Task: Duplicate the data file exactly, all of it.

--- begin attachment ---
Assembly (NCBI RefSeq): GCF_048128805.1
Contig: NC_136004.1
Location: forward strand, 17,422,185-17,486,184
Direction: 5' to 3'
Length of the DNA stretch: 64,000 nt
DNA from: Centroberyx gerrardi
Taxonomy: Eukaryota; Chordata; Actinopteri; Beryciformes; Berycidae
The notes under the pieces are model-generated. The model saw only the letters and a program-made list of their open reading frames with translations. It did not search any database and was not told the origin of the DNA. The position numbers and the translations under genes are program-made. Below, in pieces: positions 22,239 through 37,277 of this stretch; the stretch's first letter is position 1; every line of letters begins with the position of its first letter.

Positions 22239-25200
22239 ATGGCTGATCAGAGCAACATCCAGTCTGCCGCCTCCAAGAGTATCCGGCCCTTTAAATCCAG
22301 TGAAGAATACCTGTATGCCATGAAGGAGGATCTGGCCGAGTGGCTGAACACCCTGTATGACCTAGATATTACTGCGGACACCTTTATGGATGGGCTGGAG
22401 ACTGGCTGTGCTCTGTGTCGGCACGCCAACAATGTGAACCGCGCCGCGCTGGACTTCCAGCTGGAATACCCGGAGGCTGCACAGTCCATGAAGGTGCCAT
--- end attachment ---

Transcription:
Assembly (NCBI RefSeq): GCF_048128805.1
Contig: NC_136004.1
Location: forward strand, 17,422,185-17,486,184
Direction: 5' to 3'
Length of the DNA stretch: 64,000 nt
DNA from: Centroberyx gerrardi
Taxonomy: Eukaryota; Chordata; Actinopteri; Beryciformes; Berycidae
The notes under the pieces are model-generated. The model saw only the letters and a program-made list of their open reading frames with translations. It did not search any database and was not told the origin of the DNA. The position numbers and the translations under genes are program-made. Below, in pieces: positions 22,239 through 37,277 of this stretch; the stretch's first letter is position 1; every line of letters begins with the position of its first letter.

Positions 22239-25200
22239 ATGGCTGATCAGAGCAACATCCAGTCTGCCGCCTCCAAGAGTATCCGGCCCTTTAAATCCAG
22301 TGAAGAATACCTGTATGCCATGAAGGAGGATCTGGCCGAGTGGCTGAACACCCTGTATGACCTAGATATTACTGCGGACACCTTTATGGATGGGCTGGAG
22401 ACTGGCTGTGCTCTGTGTCGGCACGCCAACAATGTGAACCGCGCCGCGCTGGACTTCCAGCTGGAATACCCGGAGGCTGCACAGTCCATGAAGGTGCCAT